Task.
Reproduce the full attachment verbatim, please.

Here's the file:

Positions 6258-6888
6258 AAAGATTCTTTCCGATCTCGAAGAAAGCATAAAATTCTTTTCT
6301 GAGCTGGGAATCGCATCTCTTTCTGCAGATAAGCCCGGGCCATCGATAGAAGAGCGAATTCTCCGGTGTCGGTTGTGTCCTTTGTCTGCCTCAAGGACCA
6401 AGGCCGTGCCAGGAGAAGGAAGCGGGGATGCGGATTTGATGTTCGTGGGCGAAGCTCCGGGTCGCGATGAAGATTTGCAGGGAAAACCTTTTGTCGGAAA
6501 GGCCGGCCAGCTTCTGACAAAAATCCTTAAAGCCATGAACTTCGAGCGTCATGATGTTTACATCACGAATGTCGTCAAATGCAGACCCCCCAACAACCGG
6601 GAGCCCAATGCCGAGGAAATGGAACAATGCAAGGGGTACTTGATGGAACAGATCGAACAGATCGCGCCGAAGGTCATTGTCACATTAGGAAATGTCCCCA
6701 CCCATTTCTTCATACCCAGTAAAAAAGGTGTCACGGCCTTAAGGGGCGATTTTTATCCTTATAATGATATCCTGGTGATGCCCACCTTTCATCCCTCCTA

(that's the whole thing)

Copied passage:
Positions 6258-6888
6258 AAAGATTCTTTCCGATCTCGAAGAAAGCATAAAATTCTTTTCT
6301 GAGCTGGGAATCGCATCTCTTTCTGCAGATAAGCCCGGGCCATCGATAGAAGAGCGAATTCTCCGGTGTCGGTTGTGTCCTTTGTCTGCCTCAAGGACCA
6401 AGGCCGTGCCAGGAGAAGGAAGCGGGGATGCGGATTTGATGTTCGTGGGCGAAGCTCCGGGTCGCGATGAAGATTTGCAGGGAAAACCTTTTGTCGGAAA
6501 GGCCGGCCAGCTTCTGACAAAAATCCTTAAAGCCATGAACTTCGAGCGTCATGATGTTTACATCACGAATGTCGTCAAATGCAGACCCCCCAACAACCGG
6601 GAGCCCAATGCCGAGGAAATGGAACAATGCAAGGGGTACTTGATGGAACAGATCGAACAGATCGCGCCGAAGGTCATTGTCACATTAGGAAATGTCCCCA
6701 CCCATTTCTTCATACCCAGTAAAAAAGGTGTCACGGCCTTAAGGGGCGATTTTTATCCTTATAATGATATCCTGGTGATGCCCACCTTTCATCCCTCCTA